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E-toll payers to be refunded

Road users that have been paying their e-tolls over the years will have their money refunded, as the controversial tolling project is officially being scrapped.

This is according to Gauteng premier Panyaza Lesufi, who recently spoke about the decision to refund the province’s motorists this Tuesday 3 January on 702.

The premier said that the decision as to whether or not Gauteng’s motorists would be refunded was one of the key issues that led to the delay of the e-toll system’s shutdown.

The tolling project was supposed to be scrapped on the 31st of December 2022, but was pushed into the new year because an agreement had yet to be reached with the National Treasury.

Lesufi went on to say that the scrapping of the province’s e-tolls needed to follow legislative procedures that required regulation changes through the publishing of a gazette, but that there had been differences between the national and provincial governments over the details.

Two of these differences concerned what to do with the money currently owed by motorists, as well as what to do with motorists who have been diligently paying their e-tolls over the years, wrote BusinessTech.

Other details include the financial and tax implications for the province, and Lesufi said that they are hoping to get it done within the next two weeks before the state of the province address.

Refunding e-tolls

The government ultimately made the decision to refund road users who had been paying their e-tolls, though it has yet to be finalized how this will be done.

“It’s clear we have to refund people. We will refund people who have paid. The outstanding debate is the manner in which they will be refunded,” the premier said.

Currently, the proposal is to either offer a cash refund or to provide road users with credit that they can use to avoid paying other road tolls and services until a balance is reached.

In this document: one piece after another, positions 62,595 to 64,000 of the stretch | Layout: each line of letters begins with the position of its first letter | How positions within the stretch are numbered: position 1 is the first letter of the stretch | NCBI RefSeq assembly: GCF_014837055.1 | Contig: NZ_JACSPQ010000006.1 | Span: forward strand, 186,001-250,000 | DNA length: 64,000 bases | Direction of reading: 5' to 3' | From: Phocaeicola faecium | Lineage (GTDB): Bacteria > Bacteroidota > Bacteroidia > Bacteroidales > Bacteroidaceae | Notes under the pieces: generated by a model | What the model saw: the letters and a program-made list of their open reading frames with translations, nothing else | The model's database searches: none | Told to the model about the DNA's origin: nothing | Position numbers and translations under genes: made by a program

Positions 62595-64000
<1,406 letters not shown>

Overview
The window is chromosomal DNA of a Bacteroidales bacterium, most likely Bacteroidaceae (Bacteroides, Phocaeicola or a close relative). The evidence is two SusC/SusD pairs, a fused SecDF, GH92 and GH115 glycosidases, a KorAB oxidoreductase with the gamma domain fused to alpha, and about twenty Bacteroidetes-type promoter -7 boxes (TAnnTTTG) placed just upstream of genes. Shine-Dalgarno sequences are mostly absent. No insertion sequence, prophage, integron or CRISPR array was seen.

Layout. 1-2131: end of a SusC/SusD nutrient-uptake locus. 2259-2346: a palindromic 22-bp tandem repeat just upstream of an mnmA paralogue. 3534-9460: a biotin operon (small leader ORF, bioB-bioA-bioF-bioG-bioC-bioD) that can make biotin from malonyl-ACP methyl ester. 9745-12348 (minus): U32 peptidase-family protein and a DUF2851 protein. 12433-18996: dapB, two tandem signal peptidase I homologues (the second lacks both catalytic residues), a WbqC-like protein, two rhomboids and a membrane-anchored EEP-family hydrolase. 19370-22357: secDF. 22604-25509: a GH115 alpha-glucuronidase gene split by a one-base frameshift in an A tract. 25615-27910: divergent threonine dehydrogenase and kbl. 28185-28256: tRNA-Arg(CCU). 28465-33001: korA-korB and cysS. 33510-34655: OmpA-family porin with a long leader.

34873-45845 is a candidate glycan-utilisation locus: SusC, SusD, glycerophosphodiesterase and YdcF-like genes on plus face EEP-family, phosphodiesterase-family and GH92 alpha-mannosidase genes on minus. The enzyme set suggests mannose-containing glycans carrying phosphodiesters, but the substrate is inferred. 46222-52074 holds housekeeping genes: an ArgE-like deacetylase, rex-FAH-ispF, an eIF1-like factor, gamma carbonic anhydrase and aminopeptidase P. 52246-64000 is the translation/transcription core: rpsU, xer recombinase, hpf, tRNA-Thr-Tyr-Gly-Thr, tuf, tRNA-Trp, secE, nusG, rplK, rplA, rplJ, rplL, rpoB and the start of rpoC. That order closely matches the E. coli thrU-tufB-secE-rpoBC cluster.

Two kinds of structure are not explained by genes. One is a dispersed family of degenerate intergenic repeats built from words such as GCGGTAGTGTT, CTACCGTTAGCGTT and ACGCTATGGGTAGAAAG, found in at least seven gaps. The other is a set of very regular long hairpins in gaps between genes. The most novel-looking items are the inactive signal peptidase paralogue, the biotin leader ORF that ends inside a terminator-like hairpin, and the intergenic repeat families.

The failed tolling project only had a compliance rate of around 17% meaning that the number of people to be refunded isn’t that large, relatively speaking, but even so, the refund amount is estimated to be roughly R6.9 billion – a not insignificant sum, said Lesufi.

Many of the compliant users are businesses and freight companies, as well as foreigners who preferred the convenience of e-tolls over manual payments.

A decision on the matter will be announced during the state of the province address later this month, said the premier.

Debt problems

It was previously decided that the Gauteng government would be responsible for 30% of the debt amount accumulated by the failed project over the years – translating to about R12 billion.

The province has requested to pay this sum back in instalments, and is currently trying to negotiate for a 20-year payment period to allow for some breathing room, said Lesufi.

A few of the proposed methods of repaying this debt include:

  • Raising licence fees
  • Manually tolling vehicles that enter the province
  • A 3 cents per litre provincial increase in fuel prices

None of these methods have been decided yet, and the premier said that the government would consult with local residents as to the best path forward.

“There are various mechanisms, but we don’t want to commit the same mistake as e-tolls of imposing a transaction without consulting. At the beginning of this year, now, we will be unleashing our consultative process with the people of Gauteng,” said Lesufi.



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